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Saturday, September 6, 2014

Understanding Heidegger on Technology

By Mark Blitz
The New Atlantis: A Journal of Technology and Society
Originally published in 2014

Here is an excerpt:

Technology as Revealing

Heidegger’s concern with technology is not limited to his writings that are explicitly dedicated to it, and a full appreciation of his views on technology requires some understanding of how the problem of technology fits into his broader philosophical project and phenomenological approach. (Phenomenology, for Heidegger, is a method that tries to let things show themselves in their own way, and not see them in advance through a technical or theoretical lens.) The most important argument in Being and Time that is relevant for Heidegger’s later thinking about technology is that theoretical activities such as the natural sciences depend on views of time and space that narrow the understanding implicit in how we deal with the ordinary world of action and concern. We cannot construct meaningful distance and direction, or understand the opportunities for action, from science’s neutral, mathematical understanding of space and time. Indeed, this detached and “objective” scientific view of the world restricts our everyday understanding. Our ordinary use of things and our “concernful dealings” within the world are pathways to a more fundamental and more truthful understanding of man and being than the sciences provide; science flattens the richness of ordinary concern. By placing science back within the realm of experience from which it originates, and by examining the way our scientific understanding of time, space, and nature derives from our more fundamental experience of the world, Heidegger, together with his teacher Husserl and some of his students such as Jacob Klein and Alexandre Koyré, helped to establish new ways of thinking about the history and philosophy of science.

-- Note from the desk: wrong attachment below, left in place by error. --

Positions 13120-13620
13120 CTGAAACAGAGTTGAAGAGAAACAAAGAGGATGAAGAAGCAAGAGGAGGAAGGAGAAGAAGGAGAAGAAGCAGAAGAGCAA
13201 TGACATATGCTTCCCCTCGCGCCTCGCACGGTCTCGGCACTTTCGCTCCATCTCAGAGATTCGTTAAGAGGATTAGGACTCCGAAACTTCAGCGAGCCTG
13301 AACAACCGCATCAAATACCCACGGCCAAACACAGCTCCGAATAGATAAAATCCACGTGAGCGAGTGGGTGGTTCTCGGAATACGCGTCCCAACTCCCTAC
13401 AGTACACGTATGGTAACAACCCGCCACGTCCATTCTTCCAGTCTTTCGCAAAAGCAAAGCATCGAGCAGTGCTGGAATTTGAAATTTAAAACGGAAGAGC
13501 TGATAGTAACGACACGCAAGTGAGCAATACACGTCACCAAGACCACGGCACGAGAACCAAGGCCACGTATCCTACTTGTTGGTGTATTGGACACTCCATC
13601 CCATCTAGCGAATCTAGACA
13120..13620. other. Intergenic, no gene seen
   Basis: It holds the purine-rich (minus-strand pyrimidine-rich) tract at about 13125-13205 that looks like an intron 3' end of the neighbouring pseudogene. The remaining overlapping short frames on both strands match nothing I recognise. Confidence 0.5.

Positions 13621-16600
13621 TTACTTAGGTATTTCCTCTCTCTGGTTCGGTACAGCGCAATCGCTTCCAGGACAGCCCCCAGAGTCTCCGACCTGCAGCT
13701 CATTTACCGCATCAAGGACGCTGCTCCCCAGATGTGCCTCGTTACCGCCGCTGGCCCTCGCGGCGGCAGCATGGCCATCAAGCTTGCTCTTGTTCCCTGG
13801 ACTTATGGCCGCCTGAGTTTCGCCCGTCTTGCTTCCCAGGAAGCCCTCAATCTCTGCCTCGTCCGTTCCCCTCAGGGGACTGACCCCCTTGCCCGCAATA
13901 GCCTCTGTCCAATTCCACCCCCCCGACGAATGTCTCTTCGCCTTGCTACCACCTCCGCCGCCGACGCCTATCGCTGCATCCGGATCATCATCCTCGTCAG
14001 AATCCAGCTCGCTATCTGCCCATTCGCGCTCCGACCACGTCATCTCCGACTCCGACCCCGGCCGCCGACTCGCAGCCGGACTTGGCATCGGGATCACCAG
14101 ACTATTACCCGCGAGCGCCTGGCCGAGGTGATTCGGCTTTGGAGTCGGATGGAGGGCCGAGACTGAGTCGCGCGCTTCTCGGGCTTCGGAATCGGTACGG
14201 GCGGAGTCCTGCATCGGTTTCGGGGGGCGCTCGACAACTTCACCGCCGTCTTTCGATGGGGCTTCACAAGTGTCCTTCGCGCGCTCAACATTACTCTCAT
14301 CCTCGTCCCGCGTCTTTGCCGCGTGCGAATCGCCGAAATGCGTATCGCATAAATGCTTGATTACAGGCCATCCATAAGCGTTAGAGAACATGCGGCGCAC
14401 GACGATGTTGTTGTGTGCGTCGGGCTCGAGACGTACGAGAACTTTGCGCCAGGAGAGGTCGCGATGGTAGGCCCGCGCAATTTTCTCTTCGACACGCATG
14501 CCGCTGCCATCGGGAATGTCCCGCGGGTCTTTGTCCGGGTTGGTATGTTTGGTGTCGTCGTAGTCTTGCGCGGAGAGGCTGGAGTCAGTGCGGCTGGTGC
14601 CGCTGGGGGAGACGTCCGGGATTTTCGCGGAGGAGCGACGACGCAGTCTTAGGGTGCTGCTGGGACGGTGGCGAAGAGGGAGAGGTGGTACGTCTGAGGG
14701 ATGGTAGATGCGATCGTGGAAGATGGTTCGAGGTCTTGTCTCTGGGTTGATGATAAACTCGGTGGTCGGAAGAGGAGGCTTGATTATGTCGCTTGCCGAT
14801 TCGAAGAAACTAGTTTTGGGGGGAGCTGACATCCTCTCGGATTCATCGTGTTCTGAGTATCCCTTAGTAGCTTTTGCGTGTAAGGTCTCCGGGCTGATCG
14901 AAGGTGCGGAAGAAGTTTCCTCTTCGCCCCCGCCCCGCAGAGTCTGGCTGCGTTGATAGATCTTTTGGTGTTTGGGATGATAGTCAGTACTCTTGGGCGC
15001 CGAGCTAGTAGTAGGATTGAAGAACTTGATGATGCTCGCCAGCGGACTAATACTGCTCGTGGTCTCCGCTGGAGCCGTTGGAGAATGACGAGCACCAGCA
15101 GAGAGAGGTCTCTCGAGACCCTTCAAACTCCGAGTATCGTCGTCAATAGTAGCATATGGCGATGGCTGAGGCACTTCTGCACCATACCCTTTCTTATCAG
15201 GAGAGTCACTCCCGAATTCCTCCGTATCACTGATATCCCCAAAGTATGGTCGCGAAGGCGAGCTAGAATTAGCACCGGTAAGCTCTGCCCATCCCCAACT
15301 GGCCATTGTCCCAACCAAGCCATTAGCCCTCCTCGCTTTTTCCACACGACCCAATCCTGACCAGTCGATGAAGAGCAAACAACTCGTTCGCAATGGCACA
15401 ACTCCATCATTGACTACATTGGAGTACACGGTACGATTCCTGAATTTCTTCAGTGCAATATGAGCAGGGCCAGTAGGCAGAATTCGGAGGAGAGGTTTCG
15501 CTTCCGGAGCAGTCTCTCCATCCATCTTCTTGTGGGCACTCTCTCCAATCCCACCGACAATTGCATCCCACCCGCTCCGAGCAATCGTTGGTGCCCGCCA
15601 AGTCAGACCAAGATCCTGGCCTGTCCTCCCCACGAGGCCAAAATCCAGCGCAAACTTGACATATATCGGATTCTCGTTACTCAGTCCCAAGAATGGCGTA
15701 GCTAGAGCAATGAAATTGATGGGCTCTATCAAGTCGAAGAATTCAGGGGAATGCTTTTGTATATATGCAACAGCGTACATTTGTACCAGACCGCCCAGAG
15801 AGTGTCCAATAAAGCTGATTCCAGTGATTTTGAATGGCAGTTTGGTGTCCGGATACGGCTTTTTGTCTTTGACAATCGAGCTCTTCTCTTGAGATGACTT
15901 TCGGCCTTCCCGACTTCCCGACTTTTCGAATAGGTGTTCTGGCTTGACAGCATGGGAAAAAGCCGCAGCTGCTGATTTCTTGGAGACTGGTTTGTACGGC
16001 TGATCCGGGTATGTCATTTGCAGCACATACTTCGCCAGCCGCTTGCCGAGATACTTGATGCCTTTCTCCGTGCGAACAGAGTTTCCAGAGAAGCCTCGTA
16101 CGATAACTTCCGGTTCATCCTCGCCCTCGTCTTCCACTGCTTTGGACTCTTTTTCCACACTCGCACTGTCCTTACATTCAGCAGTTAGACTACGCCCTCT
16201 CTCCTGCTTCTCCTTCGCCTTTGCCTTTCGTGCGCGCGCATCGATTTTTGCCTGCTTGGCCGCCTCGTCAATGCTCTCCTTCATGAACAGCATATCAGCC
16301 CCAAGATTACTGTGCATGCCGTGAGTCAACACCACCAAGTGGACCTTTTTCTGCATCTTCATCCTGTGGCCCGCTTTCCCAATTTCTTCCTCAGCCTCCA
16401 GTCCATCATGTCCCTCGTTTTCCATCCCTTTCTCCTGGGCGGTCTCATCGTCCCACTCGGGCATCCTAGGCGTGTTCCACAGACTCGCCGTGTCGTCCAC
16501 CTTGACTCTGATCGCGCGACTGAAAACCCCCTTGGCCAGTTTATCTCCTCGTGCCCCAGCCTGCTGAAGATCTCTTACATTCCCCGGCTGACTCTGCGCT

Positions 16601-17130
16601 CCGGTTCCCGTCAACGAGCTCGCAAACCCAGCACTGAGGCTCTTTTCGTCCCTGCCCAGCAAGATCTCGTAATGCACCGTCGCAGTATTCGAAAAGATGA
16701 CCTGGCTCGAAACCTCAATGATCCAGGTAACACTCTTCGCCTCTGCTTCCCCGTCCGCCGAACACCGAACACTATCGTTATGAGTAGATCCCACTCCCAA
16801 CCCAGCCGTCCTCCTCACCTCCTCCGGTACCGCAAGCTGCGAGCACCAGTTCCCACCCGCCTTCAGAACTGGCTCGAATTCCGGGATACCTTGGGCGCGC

The entire story is here.